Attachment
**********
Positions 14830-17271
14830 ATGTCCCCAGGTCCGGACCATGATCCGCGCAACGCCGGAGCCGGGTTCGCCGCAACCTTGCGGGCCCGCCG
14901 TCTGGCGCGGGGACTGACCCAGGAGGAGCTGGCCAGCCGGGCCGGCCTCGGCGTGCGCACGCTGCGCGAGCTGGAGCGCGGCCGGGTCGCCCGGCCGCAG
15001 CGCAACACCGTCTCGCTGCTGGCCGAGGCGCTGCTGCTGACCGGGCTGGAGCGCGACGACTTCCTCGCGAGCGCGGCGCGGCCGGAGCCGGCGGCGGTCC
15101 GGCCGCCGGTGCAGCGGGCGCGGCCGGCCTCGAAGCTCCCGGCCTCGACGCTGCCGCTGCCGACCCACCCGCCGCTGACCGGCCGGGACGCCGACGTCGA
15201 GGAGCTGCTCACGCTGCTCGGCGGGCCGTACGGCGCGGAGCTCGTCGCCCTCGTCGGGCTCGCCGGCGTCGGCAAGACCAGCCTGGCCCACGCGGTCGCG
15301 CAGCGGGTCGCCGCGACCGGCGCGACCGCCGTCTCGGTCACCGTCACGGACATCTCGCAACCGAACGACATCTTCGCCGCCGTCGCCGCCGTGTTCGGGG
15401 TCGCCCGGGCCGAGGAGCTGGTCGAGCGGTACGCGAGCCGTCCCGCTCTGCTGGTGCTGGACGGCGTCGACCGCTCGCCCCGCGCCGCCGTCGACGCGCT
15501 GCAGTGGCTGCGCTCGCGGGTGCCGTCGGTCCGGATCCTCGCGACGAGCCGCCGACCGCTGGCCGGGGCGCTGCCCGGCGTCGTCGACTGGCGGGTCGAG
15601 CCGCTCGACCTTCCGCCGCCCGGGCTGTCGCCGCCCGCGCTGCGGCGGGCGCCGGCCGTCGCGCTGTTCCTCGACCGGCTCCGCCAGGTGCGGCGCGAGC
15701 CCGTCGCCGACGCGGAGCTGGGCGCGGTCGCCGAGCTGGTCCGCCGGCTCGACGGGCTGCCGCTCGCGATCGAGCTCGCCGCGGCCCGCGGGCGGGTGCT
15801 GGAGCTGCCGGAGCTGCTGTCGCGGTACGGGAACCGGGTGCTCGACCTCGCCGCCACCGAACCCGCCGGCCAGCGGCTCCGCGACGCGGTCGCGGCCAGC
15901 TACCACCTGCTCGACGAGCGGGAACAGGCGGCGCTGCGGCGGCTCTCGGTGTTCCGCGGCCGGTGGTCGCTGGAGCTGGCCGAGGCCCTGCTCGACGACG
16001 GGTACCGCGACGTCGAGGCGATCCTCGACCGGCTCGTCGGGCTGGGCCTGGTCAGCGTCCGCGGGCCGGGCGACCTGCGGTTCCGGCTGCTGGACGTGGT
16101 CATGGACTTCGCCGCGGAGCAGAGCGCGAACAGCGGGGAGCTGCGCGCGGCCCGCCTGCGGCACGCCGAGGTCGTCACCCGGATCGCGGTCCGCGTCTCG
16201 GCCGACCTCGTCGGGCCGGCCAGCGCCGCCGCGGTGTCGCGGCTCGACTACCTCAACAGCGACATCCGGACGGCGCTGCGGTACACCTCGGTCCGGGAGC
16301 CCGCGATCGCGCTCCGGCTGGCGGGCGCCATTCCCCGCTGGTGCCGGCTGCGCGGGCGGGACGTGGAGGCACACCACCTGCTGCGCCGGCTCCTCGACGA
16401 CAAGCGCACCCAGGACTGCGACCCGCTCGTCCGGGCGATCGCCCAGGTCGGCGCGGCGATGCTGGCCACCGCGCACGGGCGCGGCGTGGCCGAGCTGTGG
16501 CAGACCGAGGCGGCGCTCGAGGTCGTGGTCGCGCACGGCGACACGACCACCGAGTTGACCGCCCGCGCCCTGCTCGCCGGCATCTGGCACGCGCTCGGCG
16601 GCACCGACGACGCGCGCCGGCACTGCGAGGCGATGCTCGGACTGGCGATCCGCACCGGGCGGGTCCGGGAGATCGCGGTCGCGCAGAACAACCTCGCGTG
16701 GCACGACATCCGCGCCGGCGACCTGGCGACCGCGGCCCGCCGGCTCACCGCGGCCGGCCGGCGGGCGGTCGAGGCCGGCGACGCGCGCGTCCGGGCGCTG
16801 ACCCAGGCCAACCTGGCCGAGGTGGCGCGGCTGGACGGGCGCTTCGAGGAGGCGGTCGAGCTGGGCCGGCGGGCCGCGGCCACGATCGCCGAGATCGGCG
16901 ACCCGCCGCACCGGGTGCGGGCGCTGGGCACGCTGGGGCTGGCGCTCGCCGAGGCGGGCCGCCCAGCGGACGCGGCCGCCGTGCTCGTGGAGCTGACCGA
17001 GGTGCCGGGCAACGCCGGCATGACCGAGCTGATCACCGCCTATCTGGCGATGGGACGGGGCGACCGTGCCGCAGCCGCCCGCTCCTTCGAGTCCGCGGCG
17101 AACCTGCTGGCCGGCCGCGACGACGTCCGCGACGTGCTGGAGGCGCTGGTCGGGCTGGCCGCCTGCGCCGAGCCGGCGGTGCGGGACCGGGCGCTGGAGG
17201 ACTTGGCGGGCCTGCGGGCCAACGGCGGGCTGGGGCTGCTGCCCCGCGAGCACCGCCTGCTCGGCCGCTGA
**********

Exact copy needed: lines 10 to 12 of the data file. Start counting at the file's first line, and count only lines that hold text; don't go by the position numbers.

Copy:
15601 CCGCTCGACCTTCCGCCGCCCGGGCTGTCGCCGCCCGCGCTGCGGCGGGCGCCGGCCGTCGCGCTGTTCCTCGACCGGCTCCGCCAGGTGCGGCGCGAGC
15701 CCGTCGCCGACGCGGAGCTGGGCGCGGTCGCCGAGCTGGTCCGCCGGCTCGACGGGCTGCCGCTCGCGATCGAGCTCGCCGCGGCCCGCGGGCGGGTGCT
15801 GGAGCTGCCGGAGCTGCTGTCGCGGTACGGGAACCGGGTGCTCGACCTCGCCGCCACCGAACCCGCCGGCCAGCGGCTCCGCGACGCGGTCGCGGCCAGC